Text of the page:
The head of Iran’s wrestling federation lamented that the government does not give enough support to athletes who refuse to compete against Israelis.
By: AP and United with Israel Staff
The resigned head of Iran’s wrestling federation has asked the country’s diplomats to take responsibility and support athletes who refuse to compete against Israelis, the semi-official ISNA news agency reported Saturday.
The government usually rewards athletes for such behavior but Rasoul Khadem says diplomats stop short of taking a position in the international sports community.
The report quoted Khadem as saying Iran’s diplomats should defend the country’s political positions in sport.
Khadem resigned from his position on Wednesday in apparent protest but it was rejected by the Ministry of Sport and Youth.
In a letter published on Iran’s wrestling federation website on February 28, Khadem suggested he had been forced from his post, saying that “apparently it is not going to work out” because of “my awkward mentality.”
Khadem, an Olympic gold medalist, was reelected as president of the wrestling federation two months ago.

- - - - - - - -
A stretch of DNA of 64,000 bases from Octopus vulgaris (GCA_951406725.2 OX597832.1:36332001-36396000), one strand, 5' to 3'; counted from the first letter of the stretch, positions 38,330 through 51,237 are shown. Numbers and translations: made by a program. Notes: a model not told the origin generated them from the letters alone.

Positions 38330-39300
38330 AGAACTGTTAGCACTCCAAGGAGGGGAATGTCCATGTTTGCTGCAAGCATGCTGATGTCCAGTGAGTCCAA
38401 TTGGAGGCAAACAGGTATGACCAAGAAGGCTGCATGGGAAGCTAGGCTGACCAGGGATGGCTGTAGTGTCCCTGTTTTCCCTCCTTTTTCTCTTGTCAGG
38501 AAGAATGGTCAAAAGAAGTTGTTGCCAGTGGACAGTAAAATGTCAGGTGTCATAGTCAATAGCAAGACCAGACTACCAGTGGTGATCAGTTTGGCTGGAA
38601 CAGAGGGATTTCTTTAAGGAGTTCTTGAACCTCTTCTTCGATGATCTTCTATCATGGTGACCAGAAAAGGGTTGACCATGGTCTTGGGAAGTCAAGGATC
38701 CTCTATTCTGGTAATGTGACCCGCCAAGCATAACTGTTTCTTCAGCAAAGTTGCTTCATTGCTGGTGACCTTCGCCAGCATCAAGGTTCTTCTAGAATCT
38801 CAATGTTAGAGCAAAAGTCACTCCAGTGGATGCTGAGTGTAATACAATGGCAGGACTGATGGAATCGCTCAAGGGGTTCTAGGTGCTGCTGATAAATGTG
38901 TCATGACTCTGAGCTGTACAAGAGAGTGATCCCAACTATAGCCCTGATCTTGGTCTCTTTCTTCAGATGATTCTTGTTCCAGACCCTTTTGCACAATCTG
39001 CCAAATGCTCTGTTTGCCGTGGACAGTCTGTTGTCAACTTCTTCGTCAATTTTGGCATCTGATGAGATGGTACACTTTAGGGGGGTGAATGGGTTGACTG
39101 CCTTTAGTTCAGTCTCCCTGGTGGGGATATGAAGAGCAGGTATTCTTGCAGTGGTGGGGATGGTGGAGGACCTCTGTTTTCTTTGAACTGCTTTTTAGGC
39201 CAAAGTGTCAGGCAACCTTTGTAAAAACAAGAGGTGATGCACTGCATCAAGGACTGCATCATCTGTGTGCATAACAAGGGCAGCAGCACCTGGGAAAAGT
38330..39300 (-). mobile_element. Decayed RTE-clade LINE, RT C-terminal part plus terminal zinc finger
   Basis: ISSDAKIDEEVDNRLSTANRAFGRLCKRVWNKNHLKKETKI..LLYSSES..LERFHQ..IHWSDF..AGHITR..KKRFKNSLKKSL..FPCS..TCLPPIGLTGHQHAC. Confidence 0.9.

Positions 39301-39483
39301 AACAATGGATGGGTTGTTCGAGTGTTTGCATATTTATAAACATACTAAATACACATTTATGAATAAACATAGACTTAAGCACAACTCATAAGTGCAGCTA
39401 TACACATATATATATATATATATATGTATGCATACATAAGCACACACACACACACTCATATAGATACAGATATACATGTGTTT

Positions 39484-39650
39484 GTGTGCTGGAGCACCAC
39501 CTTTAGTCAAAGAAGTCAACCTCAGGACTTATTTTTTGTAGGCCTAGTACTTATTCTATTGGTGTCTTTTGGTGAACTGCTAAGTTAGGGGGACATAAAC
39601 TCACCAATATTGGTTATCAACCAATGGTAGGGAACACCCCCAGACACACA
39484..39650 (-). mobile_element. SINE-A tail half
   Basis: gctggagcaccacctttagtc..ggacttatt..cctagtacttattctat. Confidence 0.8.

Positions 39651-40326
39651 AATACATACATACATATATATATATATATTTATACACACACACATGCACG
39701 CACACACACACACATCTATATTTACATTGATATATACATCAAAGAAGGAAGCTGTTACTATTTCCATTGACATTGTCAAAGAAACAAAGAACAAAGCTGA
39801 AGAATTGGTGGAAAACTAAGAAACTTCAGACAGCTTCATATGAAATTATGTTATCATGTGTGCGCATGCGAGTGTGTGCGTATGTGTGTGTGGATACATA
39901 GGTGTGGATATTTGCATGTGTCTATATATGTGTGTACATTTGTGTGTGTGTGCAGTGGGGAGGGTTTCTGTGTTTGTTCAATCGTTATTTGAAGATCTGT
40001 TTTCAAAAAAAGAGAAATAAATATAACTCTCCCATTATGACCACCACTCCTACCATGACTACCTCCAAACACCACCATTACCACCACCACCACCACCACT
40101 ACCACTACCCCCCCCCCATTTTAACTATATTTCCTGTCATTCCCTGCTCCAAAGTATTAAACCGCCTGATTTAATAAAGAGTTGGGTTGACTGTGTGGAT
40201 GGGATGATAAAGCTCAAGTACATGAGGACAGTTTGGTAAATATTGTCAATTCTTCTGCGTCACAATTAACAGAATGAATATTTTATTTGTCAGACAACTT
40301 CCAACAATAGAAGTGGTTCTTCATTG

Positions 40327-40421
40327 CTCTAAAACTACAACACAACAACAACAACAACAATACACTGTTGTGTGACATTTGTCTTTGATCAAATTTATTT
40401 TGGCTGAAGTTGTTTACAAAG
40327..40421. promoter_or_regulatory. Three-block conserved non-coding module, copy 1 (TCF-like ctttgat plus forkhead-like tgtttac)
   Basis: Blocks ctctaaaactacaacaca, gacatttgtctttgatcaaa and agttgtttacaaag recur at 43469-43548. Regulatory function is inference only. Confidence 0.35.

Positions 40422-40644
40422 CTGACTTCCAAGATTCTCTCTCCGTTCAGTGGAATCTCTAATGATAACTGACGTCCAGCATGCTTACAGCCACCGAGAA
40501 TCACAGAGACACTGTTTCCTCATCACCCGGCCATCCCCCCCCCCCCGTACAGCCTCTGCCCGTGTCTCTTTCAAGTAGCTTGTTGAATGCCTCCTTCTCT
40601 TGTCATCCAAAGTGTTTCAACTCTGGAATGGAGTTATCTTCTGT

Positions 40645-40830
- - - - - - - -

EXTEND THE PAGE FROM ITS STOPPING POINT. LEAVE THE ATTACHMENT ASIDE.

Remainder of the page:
Israel and Iran are bitter adversaries and Iranian athletes traditionally refuse to compete against Israelis.
In November, wrestler Ali Reza Karimi received a six-month ban by United World Wrestling after his manager, Hamidreza Jamshidi, ordered him to throw a match against a Russian competitor to avoid facing an Israeli wrestler during the U-23 World Championship in Poland. Iran’s sports ministry praised the athlete for supporting “human values.” Jamshidi received a two-year ban.
Iran, which calls for the destruction of the Jewish state, has long refused to engage in sports competitions against Israelis.
An Iranian swimmer refused to enter the same pool as an Israeli at the Beijing Olympics and in the 2004 Athens Games an Iranian judo competitor refused to face an Israeli and pulled out of the competition.
The last competition between Iranian and Israeli teams on the international level dates back to a wrestling match in 1983 in Kiev, Ukraine.
Occasionally, Iranian athletes who play for foreign teams have faced Israeli teams. In August, Tehran criticized two Iranian soccer players who play for a Greek team for participating in a match against an Israeli team.
Last February, Iranian karate athlete Majid Hassaninia refused to compete against an Israeli opponent at the 21st Open de Paris – Karate Premier League in France.
For years, Israeli athletes have faced boycotts, snubs and logistical hurdles in sporting events involving Arab and Muslim countries.